ACLU Appears in Court to Stop Missouri School District from Illegally Censoring LGBT Websites

October 27, 2011 10:23 am

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JEFFERSON CITY, Mo. – The American Civil Liberties Union and the ACLU of Eastern Missouri will argue today for a preliminary injunction to stop the Camdenton R-III School District from censoring web content geared toward the lesbian, gay, bisexual and transgender (LGBT) communities through discriminatory filtering software.

The ACLU and other groups have sued the district for repeatedly ignoring warnings that its custom-built filtering software relied on a database of websites compiled by URL Blacklist, which has a category called “sexuality” that blocks all LGBT-supportive information, including hundreds of materials that are not sexually explicit. The filter does, however, allow students to view anti-LGBT sites.

The lawsuit asks the court to order the district to filter websites in a viewpoint-neutral manner and argues that if the district’s custom-built software is incapable of viewpoint-neutral filtering, it should purchase commercial software from a reputable filtering company. It was filed on behalf of a Camdenton High School student and LGBT organizations whose websites are blocked by the filter: PFLAG National (Parents, Families and Friends of Lesbians and Gays), the Matthew Shepard Foundation, Campus Pride and DignityUSA, a Catholic LGBT organization.

“School districts across the country have purchased filtering software that allows them to block sexually explicit websites without discriminating against LGBT-supportive content,” said Joshua Block, staff attorney with the ACLU LGBT Project. “We all agree that it is appropriate to block students from accessing pornography or sexually explicit content. But Camdenton R-III insists on using its ‘do it yourself’ software even though other systems provide viewpoint-neutral filtering and are more effective at blocking actual pornography.”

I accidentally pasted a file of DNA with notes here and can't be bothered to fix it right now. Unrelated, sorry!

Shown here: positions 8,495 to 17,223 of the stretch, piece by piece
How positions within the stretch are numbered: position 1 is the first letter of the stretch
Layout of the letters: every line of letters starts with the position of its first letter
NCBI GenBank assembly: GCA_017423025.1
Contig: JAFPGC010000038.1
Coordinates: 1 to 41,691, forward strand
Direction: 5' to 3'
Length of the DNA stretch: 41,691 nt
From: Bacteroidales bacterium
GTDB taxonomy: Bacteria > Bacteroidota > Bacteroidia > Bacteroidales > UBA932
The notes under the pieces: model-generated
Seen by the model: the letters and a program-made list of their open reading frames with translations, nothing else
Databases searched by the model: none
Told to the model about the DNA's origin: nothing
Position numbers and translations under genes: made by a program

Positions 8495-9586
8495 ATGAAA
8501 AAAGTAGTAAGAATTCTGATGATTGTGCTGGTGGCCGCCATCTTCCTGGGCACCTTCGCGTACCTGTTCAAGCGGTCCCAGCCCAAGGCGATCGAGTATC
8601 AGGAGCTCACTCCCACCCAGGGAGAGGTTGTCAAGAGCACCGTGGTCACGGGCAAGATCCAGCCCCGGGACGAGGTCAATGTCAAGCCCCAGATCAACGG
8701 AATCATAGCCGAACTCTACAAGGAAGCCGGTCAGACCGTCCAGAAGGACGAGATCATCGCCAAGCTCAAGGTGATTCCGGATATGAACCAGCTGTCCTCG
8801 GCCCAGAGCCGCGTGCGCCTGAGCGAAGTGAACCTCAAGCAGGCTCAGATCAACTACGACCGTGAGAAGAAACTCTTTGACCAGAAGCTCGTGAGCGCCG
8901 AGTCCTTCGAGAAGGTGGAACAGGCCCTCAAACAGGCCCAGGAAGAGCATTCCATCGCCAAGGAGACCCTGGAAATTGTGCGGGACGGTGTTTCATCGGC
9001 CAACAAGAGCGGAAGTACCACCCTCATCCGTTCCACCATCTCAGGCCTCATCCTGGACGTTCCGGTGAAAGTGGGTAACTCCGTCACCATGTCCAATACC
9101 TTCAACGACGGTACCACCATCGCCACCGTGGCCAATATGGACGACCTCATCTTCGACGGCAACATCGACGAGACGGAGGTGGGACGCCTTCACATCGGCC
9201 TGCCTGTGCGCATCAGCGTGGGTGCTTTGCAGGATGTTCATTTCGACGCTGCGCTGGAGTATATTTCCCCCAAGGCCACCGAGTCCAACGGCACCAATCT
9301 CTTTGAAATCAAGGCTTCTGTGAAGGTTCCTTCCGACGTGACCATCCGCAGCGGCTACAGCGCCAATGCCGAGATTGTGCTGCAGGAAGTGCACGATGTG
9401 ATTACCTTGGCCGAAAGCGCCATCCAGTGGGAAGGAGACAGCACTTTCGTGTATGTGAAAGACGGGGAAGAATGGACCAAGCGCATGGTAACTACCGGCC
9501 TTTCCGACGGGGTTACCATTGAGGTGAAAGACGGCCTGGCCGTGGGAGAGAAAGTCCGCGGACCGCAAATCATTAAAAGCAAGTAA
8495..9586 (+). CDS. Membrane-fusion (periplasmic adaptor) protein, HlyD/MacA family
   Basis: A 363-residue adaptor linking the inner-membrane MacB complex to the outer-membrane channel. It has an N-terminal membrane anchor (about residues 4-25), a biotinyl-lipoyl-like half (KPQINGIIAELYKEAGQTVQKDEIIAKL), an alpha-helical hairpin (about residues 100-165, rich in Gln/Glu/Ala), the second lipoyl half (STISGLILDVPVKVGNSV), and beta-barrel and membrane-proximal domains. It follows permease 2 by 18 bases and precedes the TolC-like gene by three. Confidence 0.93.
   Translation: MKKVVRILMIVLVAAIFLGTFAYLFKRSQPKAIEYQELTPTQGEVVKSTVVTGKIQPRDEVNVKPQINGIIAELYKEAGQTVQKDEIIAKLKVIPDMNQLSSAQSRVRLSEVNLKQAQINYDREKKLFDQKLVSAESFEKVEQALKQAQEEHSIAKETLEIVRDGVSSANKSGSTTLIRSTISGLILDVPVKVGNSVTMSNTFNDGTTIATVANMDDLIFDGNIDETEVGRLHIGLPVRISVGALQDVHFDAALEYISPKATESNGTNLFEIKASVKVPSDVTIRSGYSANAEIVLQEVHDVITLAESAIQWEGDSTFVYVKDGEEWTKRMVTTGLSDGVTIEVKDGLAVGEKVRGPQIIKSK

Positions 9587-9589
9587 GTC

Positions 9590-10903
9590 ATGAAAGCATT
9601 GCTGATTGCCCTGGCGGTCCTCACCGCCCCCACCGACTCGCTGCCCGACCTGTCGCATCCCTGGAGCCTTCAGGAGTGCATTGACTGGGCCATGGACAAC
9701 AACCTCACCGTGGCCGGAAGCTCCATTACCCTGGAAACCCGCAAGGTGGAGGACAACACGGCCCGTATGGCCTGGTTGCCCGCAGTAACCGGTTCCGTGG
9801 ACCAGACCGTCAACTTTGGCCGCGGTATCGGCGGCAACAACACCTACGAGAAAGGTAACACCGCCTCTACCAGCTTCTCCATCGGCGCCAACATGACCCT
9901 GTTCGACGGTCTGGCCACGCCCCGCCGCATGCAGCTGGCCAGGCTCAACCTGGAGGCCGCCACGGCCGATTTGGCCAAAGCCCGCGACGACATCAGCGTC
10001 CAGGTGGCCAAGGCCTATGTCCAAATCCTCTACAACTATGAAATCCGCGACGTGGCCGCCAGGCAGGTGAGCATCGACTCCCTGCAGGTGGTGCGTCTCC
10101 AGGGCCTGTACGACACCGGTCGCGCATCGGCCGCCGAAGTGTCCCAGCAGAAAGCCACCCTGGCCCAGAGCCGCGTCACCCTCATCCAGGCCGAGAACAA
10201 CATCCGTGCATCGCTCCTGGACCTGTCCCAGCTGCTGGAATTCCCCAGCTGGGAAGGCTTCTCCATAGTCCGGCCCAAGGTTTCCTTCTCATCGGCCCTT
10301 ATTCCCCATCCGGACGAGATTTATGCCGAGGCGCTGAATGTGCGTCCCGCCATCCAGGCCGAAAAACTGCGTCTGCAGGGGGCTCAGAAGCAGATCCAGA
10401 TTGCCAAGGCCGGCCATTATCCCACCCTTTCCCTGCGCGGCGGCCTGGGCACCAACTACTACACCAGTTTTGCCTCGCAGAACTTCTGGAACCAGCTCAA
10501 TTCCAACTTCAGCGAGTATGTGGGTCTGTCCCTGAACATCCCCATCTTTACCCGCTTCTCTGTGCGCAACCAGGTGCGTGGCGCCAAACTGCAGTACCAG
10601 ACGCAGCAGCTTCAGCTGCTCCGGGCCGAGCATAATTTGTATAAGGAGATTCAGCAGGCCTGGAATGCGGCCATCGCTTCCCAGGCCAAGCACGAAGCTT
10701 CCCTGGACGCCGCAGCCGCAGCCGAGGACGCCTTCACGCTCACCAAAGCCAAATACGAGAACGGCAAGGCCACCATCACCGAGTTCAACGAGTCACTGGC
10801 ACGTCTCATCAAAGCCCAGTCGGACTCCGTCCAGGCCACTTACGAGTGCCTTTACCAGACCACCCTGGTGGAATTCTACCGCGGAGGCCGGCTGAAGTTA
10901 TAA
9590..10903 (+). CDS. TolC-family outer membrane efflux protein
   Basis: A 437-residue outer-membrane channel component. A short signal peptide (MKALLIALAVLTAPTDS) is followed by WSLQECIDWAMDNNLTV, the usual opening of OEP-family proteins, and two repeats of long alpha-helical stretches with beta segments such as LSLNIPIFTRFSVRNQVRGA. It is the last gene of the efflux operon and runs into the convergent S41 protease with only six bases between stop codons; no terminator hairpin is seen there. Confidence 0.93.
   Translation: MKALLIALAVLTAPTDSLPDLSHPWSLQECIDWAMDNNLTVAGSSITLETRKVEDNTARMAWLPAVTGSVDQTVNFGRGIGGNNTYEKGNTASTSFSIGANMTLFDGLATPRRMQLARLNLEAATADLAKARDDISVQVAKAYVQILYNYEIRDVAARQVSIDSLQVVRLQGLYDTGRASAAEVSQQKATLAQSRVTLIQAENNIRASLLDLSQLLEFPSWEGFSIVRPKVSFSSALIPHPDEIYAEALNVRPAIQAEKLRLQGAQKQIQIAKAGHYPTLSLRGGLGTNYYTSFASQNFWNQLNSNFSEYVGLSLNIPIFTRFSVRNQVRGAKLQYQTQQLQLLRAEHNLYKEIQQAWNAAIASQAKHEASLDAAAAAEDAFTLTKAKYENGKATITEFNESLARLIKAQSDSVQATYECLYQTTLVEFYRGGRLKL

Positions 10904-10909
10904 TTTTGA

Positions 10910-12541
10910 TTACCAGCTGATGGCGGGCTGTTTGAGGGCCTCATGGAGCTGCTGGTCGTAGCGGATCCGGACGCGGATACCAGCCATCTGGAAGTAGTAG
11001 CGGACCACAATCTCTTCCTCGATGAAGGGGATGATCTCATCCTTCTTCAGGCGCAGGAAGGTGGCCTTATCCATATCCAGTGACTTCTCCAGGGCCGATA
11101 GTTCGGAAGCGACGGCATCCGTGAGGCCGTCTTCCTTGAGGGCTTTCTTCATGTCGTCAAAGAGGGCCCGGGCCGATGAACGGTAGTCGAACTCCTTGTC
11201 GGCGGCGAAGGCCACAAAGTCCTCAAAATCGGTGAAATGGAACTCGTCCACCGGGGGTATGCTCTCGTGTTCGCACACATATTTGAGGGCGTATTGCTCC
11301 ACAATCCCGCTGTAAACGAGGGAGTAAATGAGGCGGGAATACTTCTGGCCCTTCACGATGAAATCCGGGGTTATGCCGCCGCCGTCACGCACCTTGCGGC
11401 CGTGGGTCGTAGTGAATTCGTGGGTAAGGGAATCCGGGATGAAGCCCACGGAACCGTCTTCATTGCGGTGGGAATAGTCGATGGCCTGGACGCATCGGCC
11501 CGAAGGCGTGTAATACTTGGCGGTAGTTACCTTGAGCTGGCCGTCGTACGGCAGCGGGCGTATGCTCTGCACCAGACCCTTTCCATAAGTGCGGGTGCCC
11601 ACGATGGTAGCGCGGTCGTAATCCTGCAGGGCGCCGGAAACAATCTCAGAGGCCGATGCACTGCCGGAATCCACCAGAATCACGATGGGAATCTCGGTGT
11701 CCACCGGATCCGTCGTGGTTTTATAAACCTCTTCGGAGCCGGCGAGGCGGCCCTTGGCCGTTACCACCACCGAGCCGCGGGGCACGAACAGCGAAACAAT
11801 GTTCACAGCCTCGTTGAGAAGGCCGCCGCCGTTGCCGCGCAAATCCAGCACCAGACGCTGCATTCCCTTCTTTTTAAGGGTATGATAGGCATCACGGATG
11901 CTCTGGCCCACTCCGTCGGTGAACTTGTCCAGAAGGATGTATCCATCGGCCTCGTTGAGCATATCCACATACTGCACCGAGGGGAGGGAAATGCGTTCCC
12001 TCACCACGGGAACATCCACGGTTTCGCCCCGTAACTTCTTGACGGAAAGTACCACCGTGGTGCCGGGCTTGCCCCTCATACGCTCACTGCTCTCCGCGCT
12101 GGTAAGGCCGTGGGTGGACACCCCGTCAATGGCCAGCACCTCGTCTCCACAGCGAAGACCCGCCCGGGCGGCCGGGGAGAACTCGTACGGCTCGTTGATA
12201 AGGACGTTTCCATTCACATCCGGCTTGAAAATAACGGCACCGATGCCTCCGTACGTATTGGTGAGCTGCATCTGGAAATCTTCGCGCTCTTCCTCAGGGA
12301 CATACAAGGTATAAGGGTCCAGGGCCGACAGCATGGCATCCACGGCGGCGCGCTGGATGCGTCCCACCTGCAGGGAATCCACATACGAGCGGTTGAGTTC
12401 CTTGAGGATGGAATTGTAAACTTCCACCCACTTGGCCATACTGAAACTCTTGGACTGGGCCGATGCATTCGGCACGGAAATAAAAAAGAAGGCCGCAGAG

“Students who want to start a gay-straight alliance, seek help in the face of bullying or read about LGBT history should be able to find all of that information on their school computers without asking permission to unblock a website,” said Anthony Rothert, legal director of the ACLU of Eastern Missouri. “Limiting students’ access to information based on a particular viewpoint doesn’t protect them from anything, but it does harm them by inserting discrimination into their education.”

More about this case can be found at:

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